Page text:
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The goal of this guide is to provide people with some direction on making icons for Mozilla/Firefox (and distributions such as Netscape and Beonex that use the same windowIDs). Making such icons is not a difficult process and is exactly like making any other kind of icons, so this tutorial will be very short.


  • An idea for the icons
  • A piece of paper
  • A pencil
  • A graphics Package (aka. Photoshop, GIMP)
  • An icon package (I use Microangelo)

Step 1: PLAN!

As with most things in graphic design (or any design for that matter), planning is crucial in the path to getting a good result. Take the sheet of paper I listed in the requirements and doodle. Get some ideas on paper and see how they work out before firing up Photoshop. Keep in mind that detailed drawings aren't necessary, as the smallest icons (16x16) only give you 256 px to work with. Try for a design that will convey the idea in simple shapes. An excellent example of this is the mailnews icon on the mini-taskbar.

Here's a list of all the icons you need to make for mozilla (or rather, the ones I have in my icon pack, if you have a more definitive list, please email me):

Application Window Icons Mozilla Filetypes Icons
Window Icon Name filetype(s) Icon Name
Address Book Card abcardWindow.ico GIF gif.ico
Main Address Book addressbookWindow.ico HTM, HTML, SHTML html.ico
Bookmark bookmark-window.ico JPG, JPEG jpeg.ico
Calendar calendar-window.ico JS js.ico
Chatzilla chatzilla-window.ico MNG mng.ico
Download Manager downloadManager.ico PNG png.ico
Composer HTML Editor editorWindow.ico SVG svg.ico
History history-window.ico XML xml.ico
JavaScript Console jsconsoleWindow.ico XUL xul.ico
Navigator main-window.ico
Mail/News messengerWindow.ico
Mail/News Message Composer msgcomposeWindow.ico
JavaScript Debugger venkman-window.ico
DOM Inspector winInspectorWindow.ico

The standard windows icon sizes are 16x16 and 32x32. You'll also want a 48x48 icon size to make the WinXP people happy. It can be just the 32x32 icon without being resized to avoid the ugly pixellation when XP scales the icons up.

Step 2: Paint

Fire up your paint program and sketch out your icons. I don't have much to say here, this is where you come in and provide the creative energy. I do, however, have some tips:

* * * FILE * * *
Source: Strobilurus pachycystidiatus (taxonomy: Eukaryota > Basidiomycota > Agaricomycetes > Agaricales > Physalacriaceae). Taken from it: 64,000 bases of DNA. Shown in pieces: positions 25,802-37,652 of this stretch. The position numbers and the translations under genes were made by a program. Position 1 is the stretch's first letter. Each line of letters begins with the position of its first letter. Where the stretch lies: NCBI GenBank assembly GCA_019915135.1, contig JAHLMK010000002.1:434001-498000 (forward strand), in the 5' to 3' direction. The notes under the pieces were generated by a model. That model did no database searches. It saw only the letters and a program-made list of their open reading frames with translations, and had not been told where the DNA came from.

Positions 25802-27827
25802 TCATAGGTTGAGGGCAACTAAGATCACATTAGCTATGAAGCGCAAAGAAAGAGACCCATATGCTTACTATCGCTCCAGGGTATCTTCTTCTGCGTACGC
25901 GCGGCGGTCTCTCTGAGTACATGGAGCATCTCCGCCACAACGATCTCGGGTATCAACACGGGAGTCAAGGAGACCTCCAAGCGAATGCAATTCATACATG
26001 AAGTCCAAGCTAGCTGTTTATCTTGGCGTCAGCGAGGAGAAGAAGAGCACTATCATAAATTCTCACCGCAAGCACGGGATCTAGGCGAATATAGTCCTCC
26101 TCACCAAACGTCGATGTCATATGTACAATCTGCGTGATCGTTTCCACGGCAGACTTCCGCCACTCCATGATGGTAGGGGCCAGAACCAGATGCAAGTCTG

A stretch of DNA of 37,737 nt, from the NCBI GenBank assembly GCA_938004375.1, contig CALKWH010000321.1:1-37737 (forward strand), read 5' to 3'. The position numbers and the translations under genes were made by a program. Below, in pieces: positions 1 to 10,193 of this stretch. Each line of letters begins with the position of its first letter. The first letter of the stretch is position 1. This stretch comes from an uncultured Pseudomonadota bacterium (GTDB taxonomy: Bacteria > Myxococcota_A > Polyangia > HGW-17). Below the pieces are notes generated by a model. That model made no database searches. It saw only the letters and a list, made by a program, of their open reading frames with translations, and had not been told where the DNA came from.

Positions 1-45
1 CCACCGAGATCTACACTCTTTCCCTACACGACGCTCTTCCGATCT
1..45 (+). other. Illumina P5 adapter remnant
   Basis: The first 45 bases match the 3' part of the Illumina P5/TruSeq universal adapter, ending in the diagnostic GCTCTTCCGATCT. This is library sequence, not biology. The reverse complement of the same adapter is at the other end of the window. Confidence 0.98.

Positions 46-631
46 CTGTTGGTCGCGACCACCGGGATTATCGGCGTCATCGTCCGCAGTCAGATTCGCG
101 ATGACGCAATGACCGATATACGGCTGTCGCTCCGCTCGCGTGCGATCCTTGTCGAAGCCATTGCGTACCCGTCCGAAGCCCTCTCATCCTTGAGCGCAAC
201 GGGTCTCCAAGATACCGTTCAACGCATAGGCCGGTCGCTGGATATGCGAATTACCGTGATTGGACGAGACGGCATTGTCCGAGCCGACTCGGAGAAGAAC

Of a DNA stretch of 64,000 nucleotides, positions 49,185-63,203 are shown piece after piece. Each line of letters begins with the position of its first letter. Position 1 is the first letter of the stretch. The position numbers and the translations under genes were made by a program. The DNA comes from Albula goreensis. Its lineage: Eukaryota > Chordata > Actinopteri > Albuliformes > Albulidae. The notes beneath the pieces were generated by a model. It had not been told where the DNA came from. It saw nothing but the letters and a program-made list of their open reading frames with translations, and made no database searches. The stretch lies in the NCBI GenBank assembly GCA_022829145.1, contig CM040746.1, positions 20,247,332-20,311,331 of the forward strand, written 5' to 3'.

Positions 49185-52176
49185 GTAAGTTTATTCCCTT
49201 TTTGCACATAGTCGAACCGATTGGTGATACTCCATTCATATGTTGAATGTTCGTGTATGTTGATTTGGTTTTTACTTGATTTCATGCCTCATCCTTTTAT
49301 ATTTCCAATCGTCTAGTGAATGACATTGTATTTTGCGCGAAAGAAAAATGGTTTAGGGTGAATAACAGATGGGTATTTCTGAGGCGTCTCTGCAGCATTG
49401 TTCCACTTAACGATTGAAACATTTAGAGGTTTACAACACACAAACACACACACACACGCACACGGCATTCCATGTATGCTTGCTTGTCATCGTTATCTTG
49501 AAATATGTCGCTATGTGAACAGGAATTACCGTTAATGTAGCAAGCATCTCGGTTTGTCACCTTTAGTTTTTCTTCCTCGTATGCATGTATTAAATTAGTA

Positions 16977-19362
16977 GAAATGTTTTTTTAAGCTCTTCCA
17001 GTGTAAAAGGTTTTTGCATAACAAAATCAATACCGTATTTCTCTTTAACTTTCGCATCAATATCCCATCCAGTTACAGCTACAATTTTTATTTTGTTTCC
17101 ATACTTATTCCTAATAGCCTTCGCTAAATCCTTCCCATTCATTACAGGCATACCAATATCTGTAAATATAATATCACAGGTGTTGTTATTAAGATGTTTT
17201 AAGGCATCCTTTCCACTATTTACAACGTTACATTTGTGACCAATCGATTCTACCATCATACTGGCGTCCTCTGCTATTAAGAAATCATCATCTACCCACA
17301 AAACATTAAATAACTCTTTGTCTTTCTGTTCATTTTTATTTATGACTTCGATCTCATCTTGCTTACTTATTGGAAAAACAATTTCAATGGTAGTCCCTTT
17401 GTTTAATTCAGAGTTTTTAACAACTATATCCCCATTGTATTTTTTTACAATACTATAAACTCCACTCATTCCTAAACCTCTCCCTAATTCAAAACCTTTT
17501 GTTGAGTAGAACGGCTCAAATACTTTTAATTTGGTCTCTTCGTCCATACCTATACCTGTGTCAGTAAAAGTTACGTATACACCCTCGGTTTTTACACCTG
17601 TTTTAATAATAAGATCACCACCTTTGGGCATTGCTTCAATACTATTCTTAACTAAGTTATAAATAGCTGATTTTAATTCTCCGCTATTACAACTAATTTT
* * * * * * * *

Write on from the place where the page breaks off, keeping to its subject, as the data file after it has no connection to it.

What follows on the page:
• I use Photoshop here, but the GIMP is almost as good and several hundred dollars cheaper.
  • I find setting the canvas size a few pixels larger than the final product and setting rules the best for giving me room to work with.
  • My icons share a background, so I have that on the bottom layer and each of the icons for the apps on a different layer.
  • If you use Microangelo to turn your graphics to icons, as I do, be sure to output one size as a gif and the others as bitmaps. Why? You can't start an icon using a bitmap and you can't import a gif.

Step 3: Iconify

I use Microangelo, so some of these instructions will be specific to that program. I encourage you to find a better program, as I really hate to use Microangelo. Unfortuanately, all the other programs were even worse. I ask: how hard can it be to write software that takes in a set of pngs and makes an icon out of it using the alpha channel? On to the actual instructions.

Fire up Studio, then hit open and pick your GIF, then pick the transparent color from the swath on the right and clear out all the transparent pixels that Microangelo helpfully fills in. Then import the rest of your sizes using File>import and importing them in BMP format. Clear out all the transparent pixels again, and save the icon as the appropriate name shown above. Lather, rinse, repeat.

To test your icons, simply open up the directory you saved the icons to (it really helps to save them all to a single, initially empty directory) and choose View>Small Icons, View>Large Icons, View>Tile (for WinXP users). You can also use the Microangelo viewer, but I don't. If you want to actually see them in action, move them to <mozillaroot>/chrome/icons/default/ and, if they're appropriately named, they'll show up in new mozilla windows.